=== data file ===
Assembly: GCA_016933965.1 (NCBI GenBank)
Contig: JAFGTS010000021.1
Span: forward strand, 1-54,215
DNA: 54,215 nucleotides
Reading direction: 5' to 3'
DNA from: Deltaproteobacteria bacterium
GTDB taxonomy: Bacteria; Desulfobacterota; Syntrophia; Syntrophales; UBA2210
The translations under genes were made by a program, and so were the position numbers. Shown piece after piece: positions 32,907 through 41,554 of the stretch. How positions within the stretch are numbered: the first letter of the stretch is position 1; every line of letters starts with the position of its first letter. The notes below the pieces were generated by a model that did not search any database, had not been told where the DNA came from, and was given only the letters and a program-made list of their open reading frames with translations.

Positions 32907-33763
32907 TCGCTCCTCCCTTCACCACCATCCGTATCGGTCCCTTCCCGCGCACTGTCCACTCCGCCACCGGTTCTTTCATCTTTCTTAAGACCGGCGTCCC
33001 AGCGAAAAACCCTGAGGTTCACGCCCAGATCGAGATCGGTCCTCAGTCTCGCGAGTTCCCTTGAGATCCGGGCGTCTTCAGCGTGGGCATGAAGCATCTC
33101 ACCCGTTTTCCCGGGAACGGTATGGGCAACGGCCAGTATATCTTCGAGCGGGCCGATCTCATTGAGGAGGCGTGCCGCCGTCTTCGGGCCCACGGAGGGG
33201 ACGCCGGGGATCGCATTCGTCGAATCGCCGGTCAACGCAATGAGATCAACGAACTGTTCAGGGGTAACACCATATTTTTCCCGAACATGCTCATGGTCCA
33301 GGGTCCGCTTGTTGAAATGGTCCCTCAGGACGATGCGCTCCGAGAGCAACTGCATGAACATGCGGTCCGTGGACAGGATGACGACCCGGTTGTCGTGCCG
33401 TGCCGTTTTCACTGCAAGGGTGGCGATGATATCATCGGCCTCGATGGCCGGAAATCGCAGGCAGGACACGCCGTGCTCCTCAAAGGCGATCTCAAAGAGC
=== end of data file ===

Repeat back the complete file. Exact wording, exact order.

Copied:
Assembly: GCA_016933965.1 (NCBI GenBank)
Contig: JAFGTS010000021.1
Span: forward strand, 1-54,215
DNA: 54,215 nucleotides
Reading direction: 5' to 3'
DNA from: Deltaproteobacteria bacterium
GTDB taxonomy: Bacteria; Desulfobacterota; Syntrophia; Syntrophales; UBA2210
The translations under genes were made by a program, and so were the position numbers. Shown piece after piece: positions 32,907 through 41,554 of the stretch. How positions within the stretch are numbered: the first letter of the stretch is position 1; every line of letters starts with the position of its first letter. The notes below the pieces were generated by a model that did not search any database, had not been told where the DNA came from, and was given only the letters and a program-made list of their open reading frames with translations.

Positions 32907-33763
32907 TCGCTCCTCCCTTCACCACCATCCGTATCGGTCCCTTCCCGCGCACTGTCCACTCCGCCACCGGTTCTTTCATCTTTCTTAAGACCGGCGTCCC
33001 AGCGAAAAACCCTGAGGTTCACGCCCAGATCGAGATCGGTCCTCAGTCTCGCGAGTTCCCTTGAGATCCGGGCGTCTTCAGCGTGGGCATGAAGCATCTC
33101 ACCCGTTTTCCCGGGAACGGTATGGGCAACGGCCAGTATATCTTCGAGCGGGCCGATCTCATTGAGGAGGCGTGCCGCCGTCTTCGGGCCCACGGAGGGG
33201 ACGCCGGGGATCGCATTCGTCGAATCGCCGGTCAACGCAATGAGATCAACGAACTGTTCAGGGGTAACACCATATTTTTCCCGAACATGCTCATGGTCCA
33301 GGGTCCGCTTGTTGAAATGGTCCCTCAGGACGATGCGCTCCGAGAGCAACTGCATGAACATGCGGTCCGTGGACAGGATGACGACCCGGTTGTCGTGCCG
33401 TGCCGTTTTCACTGCAAGGGTGGCGATGATATCATCGGCCTCGATGGCCGGAAATCGCAGGCAGGACACGCCGTGCTCCTCAAAGGCGATCTCAAAGAGC